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Germaine Greer as Dogged Daughter : DADDY, WE HARDLY KNEW YOU by Germaine Greer (Alfred A . Knopf: $19.95; 320 pp; 0-394-58313-2)

April 08, 1990|Nancy Mairs | Mairs' memoir, "Remembering the Bone House," has recently been issued in paperback by Harper & Row. and

"The Quest," Germaine Greer titles the opening chapter of "Daddy, We Hardly Knew You," a memoir of her search for her father's past begun after his death in 1983, as if to lift her pursuit to mythic heights. But the premise of the heroic quest is that its object possesses unique, often mysterious, even sacred, value, capable of transforming at least the searcher and generally the wider world as well. In these terms, Greer's is an anti-quest: "a classic example of herstory (sic), puncturing the ideology" of the hero.

Although she knew her father for more than 40 years, Greer learned almost nothing about his background, and what little information he released, she discovers, was fabricated. Reticence this absolute seems all but implausible, but apparently the "anxiety neurosis" with which Reg Greer returned from World War II effectively barred all inquiry.

"You will be wondering why I did not simply ask my mother," Greer says. Yes, indeed, that's exactly what I was wondering. "Suffice it to say that for Mother language is a weapon rather than a means of communication." Two less appealing creatures than Reg and Peggy Greer, as seen through their daughter's eyes, would be hard to imagine. But at least their singularly uncooperative natures provide her the pretext for a book.

And a book of sorts she produces: part childhood reminiscence, part travelogue, part genealogy, part history, part social commentary. Unfortunately, the lack of something meaningful at the center (Daddy, I believe) prevents these elements from coalescing. Greer is a skillful writer, and there are plenty of terrific passages here: quick insights ("Our whole lives are lived in a tangle of telling, not telling, misleading, allowing to know, concealing, eavesdropping and collusion"); painterly descriptions of landscape from Tasmania to Tuscany; a breathtaking evocation of conditions during the siege of Malta. Too often, however, the insights are facile.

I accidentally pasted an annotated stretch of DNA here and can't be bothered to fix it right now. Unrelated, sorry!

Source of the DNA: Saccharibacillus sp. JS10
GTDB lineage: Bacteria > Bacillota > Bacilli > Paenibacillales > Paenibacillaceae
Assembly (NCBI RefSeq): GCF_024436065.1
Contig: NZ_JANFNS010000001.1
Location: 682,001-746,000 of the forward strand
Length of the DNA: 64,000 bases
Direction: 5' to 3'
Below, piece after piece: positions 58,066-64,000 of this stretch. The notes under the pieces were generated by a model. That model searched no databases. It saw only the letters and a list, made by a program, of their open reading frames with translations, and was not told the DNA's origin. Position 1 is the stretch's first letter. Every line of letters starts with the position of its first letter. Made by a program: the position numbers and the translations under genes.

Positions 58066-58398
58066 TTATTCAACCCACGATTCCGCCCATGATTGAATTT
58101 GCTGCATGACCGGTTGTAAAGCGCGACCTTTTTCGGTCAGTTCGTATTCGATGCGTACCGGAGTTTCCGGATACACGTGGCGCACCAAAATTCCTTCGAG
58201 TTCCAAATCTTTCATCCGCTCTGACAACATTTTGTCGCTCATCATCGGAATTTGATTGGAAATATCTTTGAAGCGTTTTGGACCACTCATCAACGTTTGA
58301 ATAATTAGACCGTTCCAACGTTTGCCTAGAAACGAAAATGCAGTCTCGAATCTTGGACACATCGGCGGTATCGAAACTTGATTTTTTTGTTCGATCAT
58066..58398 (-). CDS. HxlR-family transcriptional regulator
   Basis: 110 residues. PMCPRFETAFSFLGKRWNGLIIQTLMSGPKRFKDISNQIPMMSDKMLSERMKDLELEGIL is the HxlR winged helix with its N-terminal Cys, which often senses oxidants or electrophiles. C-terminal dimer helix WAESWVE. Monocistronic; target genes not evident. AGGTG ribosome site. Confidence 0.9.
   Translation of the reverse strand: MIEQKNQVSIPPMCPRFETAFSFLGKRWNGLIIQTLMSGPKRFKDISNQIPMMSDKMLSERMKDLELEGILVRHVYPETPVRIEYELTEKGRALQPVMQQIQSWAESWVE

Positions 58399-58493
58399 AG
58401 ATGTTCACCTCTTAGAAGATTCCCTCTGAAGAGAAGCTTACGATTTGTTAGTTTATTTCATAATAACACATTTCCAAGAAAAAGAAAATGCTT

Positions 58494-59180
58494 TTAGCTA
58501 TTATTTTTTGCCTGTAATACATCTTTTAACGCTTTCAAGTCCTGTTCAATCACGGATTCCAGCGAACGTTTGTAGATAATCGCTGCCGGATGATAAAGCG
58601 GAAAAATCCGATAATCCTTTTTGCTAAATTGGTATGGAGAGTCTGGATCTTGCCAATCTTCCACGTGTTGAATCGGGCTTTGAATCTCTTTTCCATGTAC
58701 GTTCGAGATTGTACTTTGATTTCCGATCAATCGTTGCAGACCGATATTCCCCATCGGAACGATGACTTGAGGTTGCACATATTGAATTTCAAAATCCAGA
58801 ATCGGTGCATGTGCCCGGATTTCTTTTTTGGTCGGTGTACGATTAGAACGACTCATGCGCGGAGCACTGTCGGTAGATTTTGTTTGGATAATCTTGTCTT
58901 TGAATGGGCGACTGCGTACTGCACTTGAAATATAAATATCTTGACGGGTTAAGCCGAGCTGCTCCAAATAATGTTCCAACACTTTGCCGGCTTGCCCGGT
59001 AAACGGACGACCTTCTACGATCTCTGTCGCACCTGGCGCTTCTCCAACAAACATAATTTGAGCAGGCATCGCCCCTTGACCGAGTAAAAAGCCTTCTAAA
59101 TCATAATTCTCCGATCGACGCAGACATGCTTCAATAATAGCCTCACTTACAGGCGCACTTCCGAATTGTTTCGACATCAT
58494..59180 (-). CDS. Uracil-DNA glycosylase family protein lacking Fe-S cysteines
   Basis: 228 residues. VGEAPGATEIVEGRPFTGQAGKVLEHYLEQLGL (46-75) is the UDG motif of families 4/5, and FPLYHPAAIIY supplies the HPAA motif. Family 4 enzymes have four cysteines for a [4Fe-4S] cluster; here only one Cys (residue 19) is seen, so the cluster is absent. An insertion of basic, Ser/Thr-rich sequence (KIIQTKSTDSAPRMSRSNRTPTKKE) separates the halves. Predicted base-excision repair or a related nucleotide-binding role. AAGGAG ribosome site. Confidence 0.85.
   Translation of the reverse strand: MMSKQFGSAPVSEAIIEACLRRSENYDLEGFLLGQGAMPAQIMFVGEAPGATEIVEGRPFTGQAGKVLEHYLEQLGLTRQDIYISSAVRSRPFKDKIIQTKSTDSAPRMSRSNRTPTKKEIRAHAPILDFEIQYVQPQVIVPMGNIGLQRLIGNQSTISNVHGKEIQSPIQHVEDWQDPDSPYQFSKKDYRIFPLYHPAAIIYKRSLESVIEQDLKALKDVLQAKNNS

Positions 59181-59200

This clutter becomes especially troublesome with regard to the book's central purpose: the revelation of the "truth" about Reg Greer's life, which his daughter confounds with the knowledge of his origins and antecedents. Now, as the popularity of Alex Haley's "Roots" demonstrated some time ago, many people are fascinated by their lineage; at least half a dozen of my friends and relations pursue their forebears with varying degrees of preoccupation. But it seems a queer sort of obsession for a feminist to take up with scant reflection; and really this author of an early and influential feminist text, "The Female Eunuch," has given herself over to her patrilineal search with far fewer and less sophisticated questions than readers might reasonably hope.

Instead, with prodigious expenditures of money, time and energy, she amasses and recounts quantities of genealogical detail. She is nothing if not the "doggedest of daughters," and the descriptions of her research methods, frustrations and victories may prove instructive to other genealogists. The rest of her readers must simply slog along in her wake (wondering, perhaps, why she perseveres until they read: "I cannot go backward. I've spent too much of the advance." Ah, Knopf has paid for a book, and a book they shall have).

For naught, it turns out. Because, after transforming herself into "a Greero-logist, a Greerographer, a Greeromane" and summarizing one Greer pedigree after another (perhaps so that her readers can experience the same sense of wasted time she endured), she turns out to be "not a Greer" at all but a Greeney by adoption, a Hamilton by birth. Her father's lies and evasions masked no "prince in disguise"; he was simply ashamed to have been an illegitimate child reared by poor but honest folk whom he left without looking back.

"No matter how I try," Greer writes, "no matter how loyal I feel, I cannot make this man a hero." And perhaps it's this incapacity that dooms the book. Perhaps, if you're going to set out on a quest (itself conventionally considered a heroic undertaking), its object must be rare and precious in some way. Perhaps it--in this case he, Reg Greer--can't be a "liar," a "bounder" an "office masher," snobbish and cowardly and small-minded. Perhaps the failure lies in the unworthiness of the object.

"Daddy, we hardly knew you," Greer complains. "Why would we even want to?" the reader may sadly ask.

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